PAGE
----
Do not visit.


I live someplace else now.


I don’t know where that is.

If f you’ve made it this far in to the post, the performance will be this Thursday and Friday, at 7:30 p.m. in Lyceum, tickets will be available for $5 at the door.

Sources: Vagina Monologue, Eve Ensler, 1996.

Women Under Siege Project


4 thoughts on “Vagina Monologue”

  1. I am inspired by your courage and ability to overcome those feelings of discomfort throughout your college journey here at Wartburg. I went to the show this Thursday and I had the same feeling, as it was my first time at the show. I think as women it is important for us to stand up against violence on women. You have already taken great strides by performing in the show, but have gone even further by posting about this issue. Thank you for your dedication to women’s rights!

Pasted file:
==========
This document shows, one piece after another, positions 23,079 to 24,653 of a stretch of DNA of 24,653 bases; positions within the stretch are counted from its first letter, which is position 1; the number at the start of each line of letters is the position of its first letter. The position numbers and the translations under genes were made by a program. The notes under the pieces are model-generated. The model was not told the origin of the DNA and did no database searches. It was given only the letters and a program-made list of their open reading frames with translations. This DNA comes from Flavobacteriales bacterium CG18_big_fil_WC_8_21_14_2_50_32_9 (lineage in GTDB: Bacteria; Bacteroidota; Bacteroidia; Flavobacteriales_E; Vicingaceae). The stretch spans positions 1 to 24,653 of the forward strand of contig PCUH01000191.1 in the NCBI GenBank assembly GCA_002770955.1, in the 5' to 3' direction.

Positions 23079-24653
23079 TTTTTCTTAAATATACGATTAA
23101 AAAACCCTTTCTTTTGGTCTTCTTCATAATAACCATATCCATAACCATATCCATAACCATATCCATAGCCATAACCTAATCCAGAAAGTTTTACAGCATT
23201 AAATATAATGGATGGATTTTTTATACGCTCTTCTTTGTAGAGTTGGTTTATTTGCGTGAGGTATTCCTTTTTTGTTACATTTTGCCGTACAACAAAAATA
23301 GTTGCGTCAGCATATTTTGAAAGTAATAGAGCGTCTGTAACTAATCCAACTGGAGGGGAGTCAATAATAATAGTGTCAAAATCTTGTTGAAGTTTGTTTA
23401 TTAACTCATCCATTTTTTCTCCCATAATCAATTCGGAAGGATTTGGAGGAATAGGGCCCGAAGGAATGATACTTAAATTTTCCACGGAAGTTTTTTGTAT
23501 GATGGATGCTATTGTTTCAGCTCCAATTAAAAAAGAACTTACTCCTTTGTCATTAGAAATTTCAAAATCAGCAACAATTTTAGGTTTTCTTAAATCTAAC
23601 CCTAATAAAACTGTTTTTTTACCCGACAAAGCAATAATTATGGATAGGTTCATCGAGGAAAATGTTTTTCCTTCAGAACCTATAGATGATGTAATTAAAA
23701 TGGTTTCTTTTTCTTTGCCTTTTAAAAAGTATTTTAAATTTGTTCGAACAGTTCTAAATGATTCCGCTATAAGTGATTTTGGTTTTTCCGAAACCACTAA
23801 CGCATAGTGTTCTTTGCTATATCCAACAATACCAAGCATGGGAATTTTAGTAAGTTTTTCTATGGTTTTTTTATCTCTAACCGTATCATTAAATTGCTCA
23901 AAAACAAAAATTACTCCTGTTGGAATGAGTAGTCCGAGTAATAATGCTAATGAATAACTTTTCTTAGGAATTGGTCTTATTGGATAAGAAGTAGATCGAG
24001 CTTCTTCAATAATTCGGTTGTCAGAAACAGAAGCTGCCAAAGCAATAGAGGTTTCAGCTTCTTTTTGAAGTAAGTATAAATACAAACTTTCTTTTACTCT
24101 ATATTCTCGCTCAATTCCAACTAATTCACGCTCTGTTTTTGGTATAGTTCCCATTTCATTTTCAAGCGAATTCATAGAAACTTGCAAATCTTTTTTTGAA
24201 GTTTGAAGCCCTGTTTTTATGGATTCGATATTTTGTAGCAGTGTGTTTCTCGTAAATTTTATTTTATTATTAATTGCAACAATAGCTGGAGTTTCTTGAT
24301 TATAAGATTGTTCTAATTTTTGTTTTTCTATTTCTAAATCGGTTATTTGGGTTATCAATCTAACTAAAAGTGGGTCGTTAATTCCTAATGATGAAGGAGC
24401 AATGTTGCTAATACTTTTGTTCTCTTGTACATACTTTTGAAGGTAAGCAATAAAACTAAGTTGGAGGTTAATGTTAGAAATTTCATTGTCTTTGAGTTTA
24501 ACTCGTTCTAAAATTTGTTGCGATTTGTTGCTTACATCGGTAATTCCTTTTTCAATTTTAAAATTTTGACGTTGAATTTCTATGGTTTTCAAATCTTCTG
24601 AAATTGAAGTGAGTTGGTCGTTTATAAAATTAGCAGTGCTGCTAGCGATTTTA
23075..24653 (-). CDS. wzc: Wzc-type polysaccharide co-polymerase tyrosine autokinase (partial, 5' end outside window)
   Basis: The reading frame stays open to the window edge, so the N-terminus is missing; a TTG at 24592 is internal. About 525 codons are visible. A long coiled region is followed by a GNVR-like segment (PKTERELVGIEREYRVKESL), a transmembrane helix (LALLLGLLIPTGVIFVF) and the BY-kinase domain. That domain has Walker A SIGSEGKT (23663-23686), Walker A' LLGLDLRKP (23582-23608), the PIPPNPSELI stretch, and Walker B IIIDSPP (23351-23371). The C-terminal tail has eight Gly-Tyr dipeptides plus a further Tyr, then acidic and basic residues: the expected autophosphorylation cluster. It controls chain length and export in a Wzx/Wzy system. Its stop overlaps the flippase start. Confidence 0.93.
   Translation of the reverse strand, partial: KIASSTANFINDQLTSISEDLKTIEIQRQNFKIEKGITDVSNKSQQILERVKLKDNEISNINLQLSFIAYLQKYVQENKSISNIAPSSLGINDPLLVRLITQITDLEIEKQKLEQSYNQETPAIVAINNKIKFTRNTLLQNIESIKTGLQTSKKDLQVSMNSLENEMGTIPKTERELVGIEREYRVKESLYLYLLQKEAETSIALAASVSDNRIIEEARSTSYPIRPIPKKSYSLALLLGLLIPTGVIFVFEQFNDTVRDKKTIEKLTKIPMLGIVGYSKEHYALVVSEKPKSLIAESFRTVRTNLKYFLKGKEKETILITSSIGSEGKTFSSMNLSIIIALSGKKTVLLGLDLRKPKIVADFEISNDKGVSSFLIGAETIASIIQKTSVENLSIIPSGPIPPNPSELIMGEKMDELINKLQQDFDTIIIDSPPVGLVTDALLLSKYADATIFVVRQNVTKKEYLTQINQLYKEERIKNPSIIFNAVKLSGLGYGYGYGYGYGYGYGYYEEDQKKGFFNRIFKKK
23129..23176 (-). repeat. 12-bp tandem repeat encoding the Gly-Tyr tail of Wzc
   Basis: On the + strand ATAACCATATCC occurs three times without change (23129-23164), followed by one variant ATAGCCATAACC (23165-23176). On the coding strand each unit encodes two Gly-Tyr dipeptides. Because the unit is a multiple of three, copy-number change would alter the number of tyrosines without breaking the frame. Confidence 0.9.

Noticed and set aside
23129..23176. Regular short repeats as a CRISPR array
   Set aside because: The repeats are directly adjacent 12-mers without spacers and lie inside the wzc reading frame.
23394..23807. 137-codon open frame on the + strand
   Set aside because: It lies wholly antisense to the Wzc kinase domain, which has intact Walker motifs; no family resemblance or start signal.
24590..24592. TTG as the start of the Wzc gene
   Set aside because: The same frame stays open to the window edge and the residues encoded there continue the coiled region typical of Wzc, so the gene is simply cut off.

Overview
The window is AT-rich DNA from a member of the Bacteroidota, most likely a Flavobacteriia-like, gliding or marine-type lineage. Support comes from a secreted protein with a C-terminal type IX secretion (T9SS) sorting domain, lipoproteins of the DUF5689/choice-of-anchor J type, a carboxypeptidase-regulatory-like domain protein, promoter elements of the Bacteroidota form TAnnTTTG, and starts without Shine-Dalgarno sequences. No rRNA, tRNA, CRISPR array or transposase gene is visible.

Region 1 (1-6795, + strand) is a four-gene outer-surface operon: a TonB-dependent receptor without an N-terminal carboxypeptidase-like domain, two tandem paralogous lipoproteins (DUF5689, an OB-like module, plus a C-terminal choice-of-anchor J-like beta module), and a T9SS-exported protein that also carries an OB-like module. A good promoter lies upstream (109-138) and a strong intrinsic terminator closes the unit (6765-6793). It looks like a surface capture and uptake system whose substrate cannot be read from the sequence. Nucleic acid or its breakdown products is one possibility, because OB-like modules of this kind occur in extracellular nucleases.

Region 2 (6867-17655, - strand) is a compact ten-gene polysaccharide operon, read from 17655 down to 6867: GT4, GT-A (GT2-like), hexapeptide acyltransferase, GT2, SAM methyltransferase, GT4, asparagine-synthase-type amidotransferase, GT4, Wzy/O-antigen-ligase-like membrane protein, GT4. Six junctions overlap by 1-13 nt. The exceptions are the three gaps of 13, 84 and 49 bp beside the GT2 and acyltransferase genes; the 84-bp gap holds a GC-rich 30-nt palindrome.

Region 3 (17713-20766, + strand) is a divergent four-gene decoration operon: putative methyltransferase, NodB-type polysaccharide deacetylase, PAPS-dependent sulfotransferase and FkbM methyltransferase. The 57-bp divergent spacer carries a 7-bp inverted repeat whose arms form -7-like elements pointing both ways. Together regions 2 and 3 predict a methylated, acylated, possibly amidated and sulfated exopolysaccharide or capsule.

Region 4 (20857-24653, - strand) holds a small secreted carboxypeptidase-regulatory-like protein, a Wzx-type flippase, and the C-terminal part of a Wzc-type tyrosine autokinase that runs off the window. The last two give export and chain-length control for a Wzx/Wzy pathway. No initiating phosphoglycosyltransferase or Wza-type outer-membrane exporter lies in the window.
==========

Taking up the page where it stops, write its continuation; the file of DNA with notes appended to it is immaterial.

1. Thank you Jessica for coming to the event! I agree that women’s right is definitely an important issue. In my opinion, it is also one of those issues that shows up in every culture with different severity. Everyone knows its a thing(like poverty). But until it hits home, until it’s effected us on a personally level, it can sometimes be distant and hard to relate. It was an awesome opportunity to perform in the show and feel the power of the monologues first hand.


  2. I know that you wrote that awhile ago, but I just read this beautiful piece of writing, and I have one question about it. Do you think that diversity was not in the show. I know that there were many international in the Monologue, but I feel that this show is only for women. I was there and I think more men should come to this show next year.


    1. I agree it is much easier for women to sit in a show like this, especially considering the kind of language that was used in the show. But I agree men will definitely benefit from hearing some of the issues brought up. Plus, it’s always educational to hear things from a different perspective, wouldn’t you agree?